Although there have been several biographies of T. S. Eliot in recent years, these works were undertaken without complete access to this large collection of letters, some of which have become available only since the late 1970’s. Before he died, Eliot gave his consent to such a collection, which claims to include all of his significant extant correspondence up to the age of thirty-four.
In spite of its seeming sanction by Eliot, his widow admits in her introduction that he burned many personal and family letters. Eliot did not wish a biography of himself written, and there are aspects of his life—especially his first marriage—on which he refused to comment at much length, and which still remain a matter for considerable speculation. Yet he also admitted that most letter writers had some hope that their correspondence would survive. Certainly Eliot’s letters are well worth reading for their insights into both the rational and emotional sides of his life and work.
It has always been a matter of enormous importance that Eliot decided to live in England. His native land, the United States, made him uncomfortable. It was rude and unfinished, and he craved a setting that was more sophisticated and refined, though not—he hastened to add in one of his letters—necessarily more profound or intelligent. Rawboned, industrialized America put him off—as did the cruder sort of American visitor, such as the writer Maxwell Bodenheim, “an odd American Jew . . . a vagrant poet,” who thought that he could thrive in London as easily as he had done in the United States. Eliot recognized his intelligence while calling him “pathetic” and “foolish,” and pointed out that the English needed much cultivating. How could Bodenheim, with “only a common school education and no university degree, with no money, no connections, and no social polish or experience,” think that he could succeed?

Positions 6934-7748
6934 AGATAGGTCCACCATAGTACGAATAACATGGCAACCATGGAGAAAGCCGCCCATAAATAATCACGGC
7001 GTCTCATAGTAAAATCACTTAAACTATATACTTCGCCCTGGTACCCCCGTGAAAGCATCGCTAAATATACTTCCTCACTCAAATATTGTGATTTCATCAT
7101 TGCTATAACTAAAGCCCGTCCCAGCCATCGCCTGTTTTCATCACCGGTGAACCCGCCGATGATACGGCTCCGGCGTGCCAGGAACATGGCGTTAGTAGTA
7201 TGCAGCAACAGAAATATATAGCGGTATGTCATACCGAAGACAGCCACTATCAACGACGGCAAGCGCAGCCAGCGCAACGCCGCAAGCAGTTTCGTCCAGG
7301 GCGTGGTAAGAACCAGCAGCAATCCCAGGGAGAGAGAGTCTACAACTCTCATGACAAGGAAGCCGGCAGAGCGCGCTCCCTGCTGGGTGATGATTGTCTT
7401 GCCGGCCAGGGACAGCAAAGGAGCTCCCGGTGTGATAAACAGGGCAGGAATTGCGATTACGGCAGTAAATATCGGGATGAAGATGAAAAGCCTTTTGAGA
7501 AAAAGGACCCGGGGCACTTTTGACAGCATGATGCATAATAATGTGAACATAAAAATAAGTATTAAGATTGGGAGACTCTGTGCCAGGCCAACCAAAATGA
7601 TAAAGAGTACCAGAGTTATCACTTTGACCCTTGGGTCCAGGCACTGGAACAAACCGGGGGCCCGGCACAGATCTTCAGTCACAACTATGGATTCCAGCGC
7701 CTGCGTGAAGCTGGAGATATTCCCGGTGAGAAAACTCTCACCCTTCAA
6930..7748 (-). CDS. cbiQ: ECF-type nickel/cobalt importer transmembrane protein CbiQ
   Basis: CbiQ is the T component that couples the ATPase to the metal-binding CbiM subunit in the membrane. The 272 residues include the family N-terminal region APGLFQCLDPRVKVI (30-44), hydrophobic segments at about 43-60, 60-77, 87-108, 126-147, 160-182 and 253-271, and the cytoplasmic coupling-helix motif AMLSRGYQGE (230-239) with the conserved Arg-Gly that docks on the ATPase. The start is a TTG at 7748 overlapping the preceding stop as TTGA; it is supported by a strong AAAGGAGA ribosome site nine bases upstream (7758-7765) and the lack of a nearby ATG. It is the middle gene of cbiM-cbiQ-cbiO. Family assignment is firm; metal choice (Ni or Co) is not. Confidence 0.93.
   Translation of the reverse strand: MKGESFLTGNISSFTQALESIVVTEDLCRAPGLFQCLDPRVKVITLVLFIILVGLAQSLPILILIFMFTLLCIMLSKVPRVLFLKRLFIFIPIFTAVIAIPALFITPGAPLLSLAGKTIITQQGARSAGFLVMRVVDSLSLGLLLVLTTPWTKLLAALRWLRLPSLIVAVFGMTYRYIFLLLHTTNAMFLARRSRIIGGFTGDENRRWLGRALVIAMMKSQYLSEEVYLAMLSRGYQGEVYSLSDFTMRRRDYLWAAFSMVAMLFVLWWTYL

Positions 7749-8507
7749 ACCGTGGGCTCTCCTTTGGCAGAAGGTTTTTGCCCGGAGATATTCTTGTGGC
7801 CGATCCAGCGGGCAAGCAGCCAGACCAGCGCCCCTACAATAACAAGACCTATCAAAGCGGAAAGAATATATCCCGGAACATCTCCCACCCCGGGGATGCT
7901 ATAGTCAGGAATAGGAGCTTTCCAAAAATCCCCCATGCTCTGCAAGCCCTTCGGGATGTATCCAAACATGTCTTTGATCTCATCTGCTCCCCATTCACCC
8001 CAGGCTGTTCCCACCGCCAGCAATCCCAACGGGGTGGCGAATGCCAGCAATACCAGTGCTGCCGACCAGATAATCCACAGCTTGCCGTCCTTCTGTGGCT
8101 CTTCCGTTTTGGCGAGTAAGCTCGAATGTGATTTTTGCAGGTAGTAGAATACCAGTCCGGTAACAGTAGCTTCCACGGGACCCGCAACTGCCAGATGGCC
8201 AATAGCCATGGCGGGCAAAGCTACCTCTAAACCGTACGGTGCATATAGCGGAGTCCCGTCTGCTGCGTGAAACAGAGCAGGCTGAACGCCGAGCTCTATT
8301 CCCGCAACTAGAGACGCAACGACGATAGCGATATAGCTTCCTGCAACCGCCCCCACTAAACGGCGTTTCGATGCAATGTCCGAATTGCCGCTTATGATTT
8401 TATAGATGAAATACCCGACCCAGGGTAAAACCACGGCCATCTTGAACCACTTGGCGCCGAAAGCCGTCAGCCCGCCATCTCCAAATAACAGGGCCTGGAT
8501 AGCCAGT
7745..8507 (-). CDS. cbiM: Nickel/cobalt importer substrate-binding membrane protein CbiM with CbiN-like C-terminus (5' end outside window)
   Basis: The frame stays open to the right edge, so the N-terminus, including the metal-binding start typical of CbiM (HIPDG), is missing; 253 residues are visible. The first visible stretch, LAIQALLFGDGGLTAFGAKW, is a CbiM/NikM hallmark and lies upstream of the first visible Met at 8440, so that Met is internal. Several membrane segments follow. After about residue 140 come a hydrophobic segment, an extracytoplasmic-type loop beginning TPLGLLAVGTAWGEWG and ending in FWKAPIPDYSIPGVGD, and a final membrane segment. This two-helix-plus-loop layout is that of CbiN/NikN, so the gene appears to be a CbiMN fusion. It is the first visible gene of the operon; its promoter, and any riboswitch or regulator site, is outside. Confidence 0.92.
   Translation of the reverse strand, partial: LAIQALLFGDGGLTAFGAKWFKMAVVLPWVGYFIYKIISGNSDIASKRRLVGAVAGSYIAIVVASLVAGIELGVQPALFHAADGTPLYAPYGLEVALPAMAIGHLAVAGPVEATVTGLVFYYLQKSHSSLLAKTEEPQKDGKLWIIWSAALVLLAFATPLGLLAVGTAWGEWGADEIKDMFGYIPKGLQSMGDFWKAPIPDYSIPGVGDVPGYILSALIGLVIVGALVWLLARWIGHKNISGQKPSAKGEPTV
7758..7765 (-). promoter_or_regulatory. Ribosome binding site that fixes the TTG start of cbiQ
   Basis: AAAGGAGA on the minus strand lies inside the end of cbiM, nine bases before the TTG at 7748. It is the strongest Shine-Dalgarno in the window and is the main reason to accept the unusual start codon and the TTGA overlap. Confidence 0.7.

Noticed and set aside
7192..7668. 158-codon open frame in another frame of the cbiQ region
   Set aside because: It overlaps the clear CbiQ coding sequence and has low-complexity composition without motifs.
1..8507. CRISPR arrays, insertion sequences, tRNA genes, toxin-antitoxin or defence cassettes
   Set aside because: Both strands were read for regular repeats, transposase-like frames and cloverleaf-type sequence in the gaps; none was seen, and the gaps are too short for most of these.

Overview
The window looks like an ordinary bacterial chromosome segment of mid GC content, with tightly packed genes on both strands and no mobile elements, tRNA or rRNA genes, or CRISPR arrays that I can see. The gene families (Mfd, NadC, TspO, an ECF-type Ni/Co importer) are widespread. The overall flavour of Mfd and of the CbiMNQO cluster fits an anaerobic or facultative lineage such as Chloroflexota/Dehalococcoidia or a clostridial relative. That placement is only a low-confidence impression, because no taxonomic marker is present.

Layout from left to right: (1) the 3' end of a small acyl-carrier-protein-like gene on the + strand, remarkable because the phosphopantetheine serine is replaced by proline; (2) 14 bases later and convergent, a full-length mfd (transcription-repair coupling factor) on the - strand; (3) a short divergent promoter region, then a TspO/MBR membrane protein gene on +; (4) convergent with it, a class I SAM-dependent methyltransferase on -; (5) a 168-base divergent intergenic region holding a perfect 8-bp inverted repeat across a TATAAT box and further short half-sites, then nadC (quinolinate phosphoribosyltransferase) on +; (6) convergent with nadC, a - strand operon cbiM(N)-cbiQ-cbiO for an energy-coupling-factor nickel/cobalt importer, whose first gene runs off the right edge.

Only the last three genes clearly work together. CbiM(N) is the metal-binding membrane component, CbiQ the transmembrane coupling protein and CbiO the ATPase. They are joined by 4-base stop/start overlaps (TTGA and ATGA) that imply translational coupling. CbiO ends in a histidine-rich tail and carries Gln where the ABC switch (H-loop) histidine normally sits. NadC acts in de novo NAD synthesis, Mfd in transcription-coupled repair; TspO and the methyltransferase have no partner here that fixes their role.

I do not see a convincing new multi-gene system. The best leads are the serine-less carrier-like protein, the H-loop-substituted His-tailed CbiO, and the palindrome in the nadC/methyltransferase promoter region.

The comments on Bodenheim are revealing of Eliot as both a man and a poet. Eliot took all manner of care to please his English hosts. He reveled in knowing how to behave as English as the English. He married an Englishwoman, worked in an English bank, and prided himself on having more influence over the English than any American writer, with the possible exception of Henry James. Although Eliot’s letters are full of his complaints about being a foreigner, of never feeling quite at home, he never seriously considered returning to the United States. He loved his mother dearly and sometimes wrote to her at weekly intervals, yet he went through a period of more than six years without visiting her in St. Louis. To be sure, he was strapped for money during this period and fiercely dedicated to his writing and bank job, but it is also the case that he measured his success by English standards.
In the earliest letters in this volume, there are wonderful glimpses of Eliot the student of philosophy, debating whether he should return to the United States to obtain his doctorate. He had written a thesis, but university life (in England and the United States) appalled him. Professors could stimulate him with historical and philosophical questions, but they were of no use to a young man bent on becoming a modern poet, who needed the stimulation of irreverent and revolutionary personalities such as Ezra Pound. Even Bertrand Russell, who had first met Eliot in his student days at Harvard University, admits in a letter included in this volume that he did not see the significance of Eliot’s verse for many years. Eliot’s ambition was to live in London and to be judged by the literary lights of that great city.
Eliot had confidence enough to turn his back on America and to abandon his graduate studies. By 1915, he had written his great poem “The Love Song of J. Alfred Prufrock” and many other deft verses that had already assured his place as the premier young poet of his time. Yet he suffered crises of confidence. As a man, he was only half formed, excessively polite and wary of letting down his guard with anyone. Writing from Oxford to Conrad Aiken, his college chum, on December 31, 1914, Eliot expresses the feelings of a man who has not quite found himself:I should not mind being in London, to work at the British Museum. How much more self-conscious one is in a big...
(The entire section is 1745 words.)